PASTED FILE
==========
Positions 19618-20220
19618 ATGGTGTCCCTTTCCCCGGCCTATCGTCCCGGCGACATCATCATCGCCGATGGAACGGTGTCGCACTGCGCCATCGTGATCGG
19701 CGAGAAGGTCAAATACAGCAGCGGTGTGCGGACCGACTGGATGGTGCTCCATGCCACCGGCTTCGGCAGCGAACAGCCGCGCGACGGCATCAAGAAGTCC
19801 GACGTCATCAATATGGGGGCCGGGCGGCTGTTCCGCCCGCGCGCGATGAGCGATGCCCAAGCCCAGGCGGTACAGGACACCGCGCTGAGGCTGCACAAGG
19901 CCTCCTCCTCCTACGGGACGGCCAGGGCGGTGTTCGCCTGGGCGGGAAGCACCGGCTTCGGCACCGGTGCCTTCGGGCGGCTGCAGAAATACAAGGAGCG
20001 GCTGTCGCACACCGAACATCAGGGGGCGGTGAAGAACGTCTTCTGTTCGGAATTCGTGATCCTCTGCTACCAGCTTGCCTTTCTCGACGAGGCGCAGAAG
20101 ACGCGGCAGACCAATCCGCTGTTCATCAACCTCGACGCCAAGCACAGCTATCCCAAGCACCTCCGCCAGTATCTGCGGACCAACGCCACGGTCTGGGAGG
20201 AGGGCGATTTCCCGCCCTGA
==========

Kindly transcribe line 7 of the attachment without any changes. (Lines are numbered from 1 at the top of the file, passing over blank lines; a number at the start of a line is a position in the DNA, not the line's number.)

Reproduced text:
20101 ACGCGGCAGACCAATCCGCTGTTCATCAACCTCGACGCCAAGCACAGCTATCCCAAGCACCTCCGCCAGTATCTGCGGACCAACGCCACGGTCTGGGAGG